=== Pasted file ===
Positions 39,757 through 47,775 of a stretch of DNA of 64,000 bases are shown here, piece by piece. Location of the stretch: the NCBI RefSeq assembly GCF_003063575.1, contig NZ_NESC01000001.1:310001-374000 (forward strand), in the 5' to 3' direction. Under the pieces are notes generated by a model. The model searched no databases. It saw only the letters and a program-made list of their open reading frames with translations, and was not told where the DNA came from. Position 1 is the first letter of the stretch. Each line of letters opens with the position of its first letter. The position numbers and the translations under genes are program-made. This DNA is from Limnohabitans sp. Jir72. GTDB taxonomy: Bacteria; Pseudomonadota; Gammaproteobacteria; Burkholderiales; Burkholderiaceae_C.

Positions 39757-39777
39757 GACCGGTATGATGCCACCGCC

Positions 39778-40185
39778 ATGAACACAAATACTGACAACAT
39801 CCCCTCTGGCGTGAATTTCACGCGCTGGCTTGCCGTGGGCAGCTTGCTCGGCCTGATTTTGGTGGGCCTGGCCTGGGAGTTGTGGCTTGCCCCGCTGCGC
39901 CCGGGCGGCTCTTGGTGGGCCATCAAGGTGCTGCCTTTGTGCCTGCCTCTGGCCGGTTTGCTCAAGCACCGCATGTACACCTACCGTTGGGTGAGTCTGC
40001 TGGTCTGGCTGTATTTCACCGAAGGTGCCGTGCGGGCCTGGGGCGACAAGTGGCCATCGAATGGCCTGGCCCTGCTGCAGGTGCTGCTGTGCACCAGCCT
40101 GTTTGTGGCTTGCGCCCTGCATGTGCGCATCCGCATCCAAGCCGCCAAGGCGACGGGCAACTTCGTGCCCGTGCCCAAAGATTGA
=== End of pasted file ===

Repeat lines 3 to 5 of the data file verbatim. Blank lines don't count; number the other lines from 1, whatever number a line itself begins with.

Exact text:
39757 GACCGGTATGATGCCACCGCC

Positions 39778-40185
39778 ATGAACACAAATACTGACAACAT